Hulling Black Walnuts

It’s just a few days to Clyde Martin’s birthday. He was born in 1924. In the fall, he collected walnuts and pecans which he laboriously processed to sell to people for holiday snacks or baking. Gail Martin recorded his process for hulling black walnuts and posted it on the eHow site. Here it is for you to use his know-how.

How to Hull Black Walnuts

My husband is quite ingenious and came up with this method for removing the hulls from black walnuts. It’s a lot of work, anyway that you do it, but the techniques below are the most efficient and least messy way.

Things You’ll Need:

  • silage fork
  • 5-gallon bucket
  • large plastic trash bin
  • rubber gloves
  • a wooden block
  • a cement mixer
  • a rack and tub
  • burlap bags
  • a fan

FIND A SOURCE OF NUTS

The black walnuts are falling in our part of Kansas. My husband, Clyde Martin has his own system of gathering and handling this great treasure from Mother Nature. First, we watch for walnuts that have fallen in someone’s yard. Then we stop and introduce ourselves and ask if they would like for us to clean the nuts up for them.

A black walnut in its hull

Inside this hull is a delicious balck walnut

 

The round nuts can be dangerous to walk upon in your yard; they will roll and could make you fall. They especially make a yard unsafe if there are small children in the home that like to play outside. The black stuff from the hulls can also ruin a good pair of shoes. Or if you are mowing falling leaves, the walnuts can shoot out from under the mower like they were shot from a cannon. Most people are glad to be rid of the unsightly mess in their yard and driveways. Many people don’t have the time or the knowledge to do anything with the nuts but rake them up and haul them to the dump. It is easier to buy the nutmeats from a store.

GATHER THEM UP

Clyde scoops the nuts up and dumps them into a five-gallon bucket, using an old silage fork like he used as a kid on his folk’s farm. The wide fork allows the leaves and other debris fall through but the nuts stay on.
When he has a bucket full he dumps them in old zinc tubs he carries in the bed of his pickup. When he has the area cleaned up, he heads for home.
old-fashioned laundry tubs - photo from pixabay

Tubs like Clyde Martin used when gathering black walnuts.

USE CARE NOT TO GET STAINED

At home, he puts on heavy rubber gloves to protect his hands from the stain of the black interiors and the acidity in the hulls.

REMOVE THE OUTER HUSK

Then he goes to work hulling the nuts using a 2-foot long piece of rough cut 4X4 inch wooden block to push each nut length-wise to break the hull that he twists the rest off.
The hull goes into the tall, plastic collapsible tub to be hauled off to the city’s yard waste area. The nut is tossed into the five-gallon bucket.

WASH THE NUTS

When the bucket is full, Clyde dumps them into a cement mixer full of water. This is a noisy process but cleans the nuts of all the black debris that is stuck in the cracks and crevices of the nut’s shell. Usually, fifteen to twenty minutes will clean the nuts but some nuts take longer.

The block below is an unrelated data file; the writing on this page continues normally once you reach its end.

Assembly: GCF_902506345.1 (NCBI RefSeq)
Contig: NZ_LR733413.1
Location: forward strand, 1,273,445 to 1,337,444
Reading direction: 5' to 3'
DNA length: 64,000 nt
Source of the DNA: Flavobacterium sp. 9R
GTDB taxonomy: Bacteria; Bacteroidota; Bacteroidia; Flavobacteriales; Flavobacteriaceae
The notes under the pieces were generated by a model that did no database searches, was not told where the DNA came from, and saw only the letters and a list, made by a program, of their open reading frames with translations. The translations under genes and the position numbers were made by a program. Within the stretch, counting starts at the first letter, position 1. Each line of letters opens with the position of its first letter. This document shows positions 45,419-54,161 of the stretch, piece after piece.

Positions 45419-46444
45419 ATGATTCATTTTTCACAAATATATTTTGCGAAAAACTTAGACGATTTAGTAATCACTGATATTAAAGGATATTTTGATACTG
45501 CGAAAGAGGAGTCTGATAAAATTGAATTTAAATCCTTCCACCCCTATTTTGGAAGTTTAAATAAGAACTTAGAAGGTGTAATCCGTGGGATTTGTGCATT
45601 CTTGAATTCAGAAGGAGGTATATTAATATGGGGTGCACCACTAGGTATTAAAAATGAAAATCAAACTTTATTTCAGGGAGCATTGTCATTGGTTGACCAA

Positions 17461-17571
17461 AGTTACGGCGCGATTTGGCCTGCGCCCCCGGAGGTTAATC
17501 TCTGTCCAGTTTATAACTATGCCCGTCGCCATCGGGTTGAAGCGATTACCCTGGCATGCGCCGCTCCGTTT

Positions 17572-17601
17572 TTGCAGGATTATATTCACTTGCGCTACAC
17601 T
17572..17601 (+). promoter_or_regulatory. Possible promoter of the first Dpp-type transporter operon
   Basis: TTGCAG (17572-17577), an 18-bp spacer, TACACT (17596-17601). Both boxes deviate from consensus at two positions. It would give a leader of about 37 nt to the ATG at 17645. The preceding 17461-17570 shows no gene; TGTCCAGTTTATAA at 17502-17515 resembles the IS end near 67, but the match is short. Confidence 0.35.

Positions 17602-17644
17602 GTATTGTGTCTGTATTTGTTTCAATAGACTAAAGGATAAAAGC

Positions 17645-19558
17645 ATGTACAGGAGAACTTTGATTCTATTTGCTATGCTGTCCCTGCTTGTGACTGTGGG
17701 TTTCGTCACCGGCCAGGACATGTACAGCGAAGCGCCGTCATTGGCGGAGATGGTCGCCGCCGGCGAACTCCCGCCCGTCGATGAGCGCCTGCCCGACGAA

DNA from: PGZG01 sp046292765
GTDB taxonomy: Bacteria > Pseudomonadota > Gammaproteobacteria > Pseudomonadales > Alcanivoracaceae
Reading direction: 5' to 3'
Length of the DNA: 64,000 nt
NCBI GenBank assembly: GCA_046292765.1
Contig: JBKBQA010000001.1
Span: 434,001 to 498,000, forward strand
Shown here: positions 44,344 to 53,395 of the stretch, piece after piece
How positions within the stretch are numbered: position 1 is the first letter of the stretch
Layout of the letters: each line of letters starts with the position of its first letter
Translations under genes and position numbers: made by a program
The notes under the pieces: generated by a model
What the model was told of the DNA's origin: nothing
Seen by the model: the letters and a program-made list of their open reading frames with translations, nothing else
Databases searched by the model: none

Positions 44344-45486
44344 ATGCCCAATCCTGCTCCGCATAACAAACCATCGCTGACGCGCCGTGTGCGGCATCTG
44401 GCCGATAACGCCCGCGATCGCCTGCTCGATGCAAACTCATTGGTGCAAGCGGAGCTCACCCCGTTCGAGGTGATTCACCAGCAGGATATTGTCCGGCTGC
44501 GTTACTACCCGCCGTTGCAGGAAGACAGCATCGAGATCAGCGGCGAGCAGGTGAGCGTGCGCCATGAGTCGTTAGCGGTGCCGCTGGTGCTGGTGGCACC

Clyde Martin's walnut husking machine, a cement mixer

Clyde’s walnut husking machine, a cement mixer

DRAIN THEM

Clyde dumps the mixer of nuts into a round rack stationed over another tub to drain the water.

DRY THEM

The nuts are then spread out on the garage floor to dry. A fan can be used to hurry up the drying process. When the nuts are dried Clyde scoops the nuts into burlap bags and hang them from the rafters where the drying can continue and the squirrels that come to our pecan trees can’t help their selves to our hard earned black walnuts.

I keep track of the donors of the nuts and we return with a thank you gift of fancy nutmeats arranged in a metal tin with lids. We make spiced nutmeats and also chocolate or vanilla coated clusters separated in the tin with the silver or gold foil cupcake baking cups. This usually assures us of a call the next year when the black walnuts come tumbling down.
Tips & Warnings
  •  Use care as the walnuts hull contains a powerful stain.
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Making Flint Hills Cheese Soup

flint hills cheese soup pixabay meme gail
This recipe was shared by Gail Lee Martin on the eHow website some years ago.
This cheese soup is a great way to use lots of garden vegetables. Get some at the farmer’s market, if you don’t grow your own. It’s really a lovely soup with the cheese in it. Serve the soup with warm, home-baked bread.

Flint Hills Cheese Soup

Ingredients:
* 1 stick of butter
* 1 quart of milk
* 2 teaspoons Worcestershire sauce
* 2 tablespoons of butter
* 6 tablespoons of flour
* 1 teaspoon of salt
* 2 cups cubed cheese
* 1/2 cup chopped onions
* 1/2 cup chopped bell pepper
* 1/2 cup chopped celery
* 1/2 cup chopped carrots
* 2 cups chicken broth
Cut the cheese into cubes. I use an American cheese like Velveeta, but you might prefer another kind.
Wash and chop the vegetables.
Make a rich cream sauce by melting 1 stick of butter in a 4-quart saucepan stirring constantly. Add 1 teaspoon of salt, 2 teaspoons Worcestershire sauce, 2 cups of cheese and the 6 tablespoons of flour.
Gradually add 1 quart of milk, stirring constantly. Set aside (off the burner) when thick.
Sauté the chopped vegetables in the 2 tablespoons of butter. Add the chicken broth and cook very little. The vegetables are best a little crunchy. Combine this with the cream sauce.
Flint Hills Cheese Soup Recipe Postcard
Flint Hills Cheese Soup Recipe Postcard
Here’s the recipe on a postcard that you can order and sent to your friends

 

Cooking as a Stress Reliever

I remember my mom, Gail Lee Martin, reaching for the big stew pot when a heavy snowfall was predicted in Kansas. She didn’t have to worry about running out of food since our freezer was filled with a side of beef and our own chicken and rabbit meat. The cellar contained jar after jar of home canned vegetables like green beans, corn, and carrots.